Uncle Pedro took today's Botany Photo of the Day on Mt. Dale, in western Australia's Shire of Beverley. At 546 metres, the mountain stands among the highest peaks in the Darling Scarp, one of the region's most pronounced landforms. We of course extend our gratitude to Uncle Pedro for the photo, which gives us occasion to admire and discuss a plant that we have never before featured on BPotD. (Original image)
Daviesia rhombifolia is a member of Fabaceae, the third largest family of flowering plants. The family, which derives its scientific name from the Latin for 'broad bean', consists of 730 genera and over 19400 species. These species range from herbaceous annuals and perennials to massive trees, and they variously put forth economically important fruits and nuts such as beans, peas, and peanuts. While all species exhibit indeterminate inflorescences and most don alternate compound leaves, Fabaceae members (like members of Rosaceae and Grossulariaceae) are generally distinguished by showy flowers equipped with a cup-shaped hypanthium in which the basal parts of sepals, petals, and stamens are fused together.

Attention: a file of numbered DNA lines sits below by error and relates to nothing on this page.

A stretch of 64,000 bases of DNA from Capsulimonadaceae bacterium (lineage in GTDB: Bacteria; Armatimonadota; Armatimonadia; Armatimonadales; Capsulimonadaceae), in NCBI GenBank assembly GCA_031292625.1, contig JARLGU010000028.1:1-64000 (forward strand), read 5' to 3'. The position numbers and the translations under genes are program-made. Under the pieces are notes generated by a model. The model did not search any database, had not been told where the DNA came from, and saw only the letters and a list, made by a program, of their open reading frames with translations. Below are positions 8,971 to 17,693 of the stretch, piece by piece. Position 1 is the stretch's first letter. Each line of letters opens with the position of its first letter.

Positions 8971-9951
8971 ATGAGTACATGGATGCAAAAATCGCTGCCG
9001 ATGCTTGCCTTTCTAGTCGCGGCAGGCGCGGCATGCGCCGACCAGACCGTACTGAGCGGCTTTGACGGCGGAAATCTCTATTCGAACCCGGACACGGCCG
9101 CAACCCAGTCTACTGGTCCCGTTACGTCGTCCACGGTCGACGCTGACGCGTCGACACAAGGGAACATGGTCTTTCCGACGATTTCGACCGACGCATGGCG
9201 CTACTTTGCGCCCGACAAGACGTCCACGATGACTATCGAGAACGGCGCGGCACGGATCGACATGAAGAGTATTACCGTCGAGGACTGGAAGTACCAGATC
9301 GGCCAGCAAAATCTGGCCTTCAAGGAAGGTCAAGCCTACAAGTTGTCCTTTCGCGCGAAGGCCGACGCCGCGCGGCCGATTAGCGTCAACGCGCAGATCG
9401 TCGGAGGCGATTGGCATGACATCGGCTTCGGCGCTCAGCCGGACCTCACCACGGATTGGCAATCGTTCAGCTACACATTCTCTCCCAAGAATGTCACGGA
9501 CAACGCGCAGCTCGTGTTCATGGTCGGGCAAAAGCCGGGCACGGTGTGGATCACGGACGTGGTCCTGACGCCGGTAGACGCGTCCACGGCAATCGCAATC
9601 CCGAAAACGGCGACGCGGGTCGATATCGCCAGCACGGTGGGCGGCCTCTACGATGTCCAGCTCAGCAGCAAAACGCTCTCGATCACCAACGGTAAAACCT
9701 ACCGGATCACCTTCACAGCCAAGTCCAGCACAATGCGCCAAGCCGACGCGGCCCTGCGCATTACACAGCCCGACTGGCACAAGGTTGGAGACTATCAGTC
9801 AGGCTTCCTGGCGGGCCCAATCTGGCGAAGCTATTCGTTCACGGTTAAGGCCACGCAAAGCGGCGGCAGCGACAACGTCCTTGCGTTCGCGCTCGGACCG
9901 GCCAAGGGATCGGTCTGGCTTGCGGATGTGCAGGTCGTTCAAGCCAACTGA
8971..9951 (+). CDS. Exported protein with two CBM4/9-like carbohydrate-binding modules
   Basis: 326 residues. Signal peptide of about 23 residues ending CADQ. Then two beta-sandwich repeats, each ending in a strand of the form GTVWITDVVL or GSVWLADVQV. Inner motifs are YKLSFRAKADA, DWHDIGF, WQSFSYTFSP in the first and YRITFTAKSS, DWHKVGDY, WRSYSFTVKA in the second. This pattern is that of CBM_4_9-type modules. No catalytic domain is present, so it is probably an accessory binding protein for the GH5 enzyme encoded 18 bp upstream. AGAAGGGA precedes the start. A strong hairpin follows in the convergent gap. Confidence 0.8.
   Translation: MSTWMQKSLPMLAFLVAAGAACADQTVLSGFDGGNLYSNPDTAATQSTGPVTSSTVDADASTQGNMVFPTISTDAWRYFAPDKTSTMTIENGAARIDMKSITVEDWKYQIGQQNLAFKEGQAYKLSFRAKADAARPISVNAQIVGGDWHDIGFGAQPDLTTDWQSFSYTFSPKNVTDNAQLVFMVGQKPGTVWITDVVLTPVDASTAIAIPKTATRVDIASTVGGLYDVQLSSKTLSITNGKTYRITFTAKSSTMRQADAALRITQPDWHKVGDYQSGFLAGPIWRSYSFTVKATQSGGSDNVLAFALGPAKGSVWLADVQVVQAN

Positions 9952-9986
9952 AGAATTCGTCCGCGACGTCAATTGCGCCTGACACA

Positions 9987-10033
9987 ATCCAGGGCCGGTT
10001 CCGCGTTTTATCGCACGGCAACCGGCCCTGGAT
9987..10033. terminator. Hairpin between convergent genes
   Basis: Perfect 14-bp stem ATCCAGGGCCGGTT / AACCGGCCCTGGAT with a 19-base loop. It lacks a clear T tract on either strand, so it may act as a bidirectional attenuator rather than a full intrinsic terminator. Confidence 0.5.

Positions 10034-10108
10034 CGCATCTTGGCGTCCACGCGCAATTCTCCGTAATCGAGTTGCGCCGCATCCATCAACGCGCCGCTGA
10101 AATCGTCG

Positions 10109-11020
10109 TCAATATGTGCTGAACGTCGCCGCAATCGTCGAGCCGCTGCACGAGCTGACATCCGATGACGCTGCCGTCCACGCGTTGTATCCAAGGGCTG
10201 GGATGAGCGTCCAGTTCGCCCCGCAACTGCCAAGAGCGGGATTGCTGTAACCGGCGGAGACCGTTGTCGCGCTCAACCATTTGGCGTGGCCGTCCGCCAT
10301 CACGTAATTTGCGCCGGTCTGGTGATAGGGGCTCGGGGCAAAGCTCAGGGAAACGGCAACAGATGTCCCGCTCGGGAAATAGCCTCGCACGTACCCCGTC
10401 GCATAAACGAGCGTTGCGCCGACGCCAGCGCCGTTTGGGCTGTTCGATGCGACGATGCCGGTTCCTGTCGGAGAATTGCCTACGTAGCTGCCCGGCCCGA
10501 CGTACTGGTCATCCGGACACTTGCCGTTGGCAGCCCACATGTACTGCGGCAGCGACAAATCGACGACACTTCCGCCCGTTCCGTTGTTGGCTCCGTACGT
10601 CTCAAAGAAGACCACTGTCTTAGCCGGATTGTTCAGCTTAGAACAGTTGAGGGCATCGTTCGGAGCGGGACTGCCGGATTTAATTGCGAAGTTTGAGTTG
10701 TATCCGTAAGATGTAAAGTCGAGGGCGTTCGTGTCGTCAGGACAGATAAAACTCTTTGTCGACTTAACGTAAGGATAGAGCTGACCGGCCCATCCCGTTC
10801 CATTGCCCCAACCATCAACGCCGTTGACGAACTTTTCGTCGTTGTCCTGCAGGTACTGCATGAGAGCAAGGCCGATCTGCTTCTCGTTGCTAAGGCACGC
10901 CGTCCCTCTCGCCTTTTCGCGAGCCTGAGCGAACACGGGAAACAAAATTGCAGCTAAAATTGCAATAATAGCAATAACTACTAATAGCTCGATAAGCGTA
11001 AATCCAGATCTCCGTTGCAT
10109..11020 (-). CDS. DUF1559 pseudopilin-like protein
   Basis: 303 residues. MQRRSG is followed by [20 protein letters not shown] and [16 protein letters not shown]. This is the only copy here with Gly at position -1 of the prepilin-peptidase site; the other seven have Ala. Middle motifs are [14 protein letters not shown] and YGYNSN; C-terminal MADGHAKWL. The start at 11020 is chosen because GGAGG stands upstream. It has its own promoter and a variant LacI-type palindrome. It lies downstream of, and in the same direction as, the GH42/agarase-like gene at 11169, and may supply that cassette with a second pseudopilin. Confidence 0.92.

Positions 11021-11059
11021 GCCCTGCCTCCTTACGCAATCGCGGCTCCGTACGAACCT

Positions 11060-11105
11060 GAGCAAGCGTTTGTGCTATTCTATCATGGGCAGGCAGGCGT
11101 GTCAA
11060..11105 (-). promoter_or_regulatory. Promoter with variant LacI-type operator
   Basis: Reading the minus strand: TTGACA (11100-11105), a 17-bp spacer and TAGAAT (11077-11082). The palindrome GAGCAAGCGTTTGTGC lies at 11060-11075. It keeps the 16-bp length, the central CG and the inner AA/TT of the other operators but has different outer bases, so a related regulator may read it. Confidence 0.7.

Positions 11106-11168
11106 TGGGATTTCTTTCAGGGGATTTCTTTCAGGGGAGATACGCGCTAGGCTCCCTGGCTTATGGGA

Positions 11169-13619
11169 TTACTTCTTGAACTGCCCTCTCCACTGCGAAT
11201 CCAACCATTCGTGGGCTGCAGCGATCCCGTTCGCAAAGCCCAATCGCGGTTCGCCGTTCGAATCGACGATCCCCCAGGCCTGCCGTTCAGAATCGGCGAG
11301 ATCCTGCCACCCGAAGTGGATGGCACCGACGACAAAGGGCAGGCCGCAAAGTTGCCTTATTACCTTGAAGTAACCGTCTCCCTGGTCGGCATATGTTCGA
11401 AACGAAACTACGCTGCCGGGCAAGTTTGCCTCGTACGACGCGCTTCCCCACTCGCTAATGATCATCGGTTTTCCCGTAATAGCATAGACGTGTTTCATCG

Daviesia is a genus native to Australia, particularly to areas in the country’s southeast and southwest. It is named in honour of the Welsh botanist Hugh Davies (1739-1821), who penned a lengthy bilingual treatise on the flora of his native country's Isle of Anglesey. Typically, Daviesia species—which thrive in woodlands and shrublands—are identified by their triangular pods, their sterile bracts, and their scleromorphic (i.e., hard, leathery) leaves.
Today's plant, D. rhombifolia, is an erect shrub that presses its many stems up to a maximum height of around 1 metre, particularly when sited in hilly habitats of sandy or gravelly soil. In midsummer, the plant puts forth the flowers that today's photograph renders so nicely, and which range from different shades of yellow and red to brown in colour. Notice the thick, lime-green veins that navigate and border the simple, bluish leaves; notice too the refulgent peach-pit centre of the flower, which no doubt attracts hordes of potential pollinators.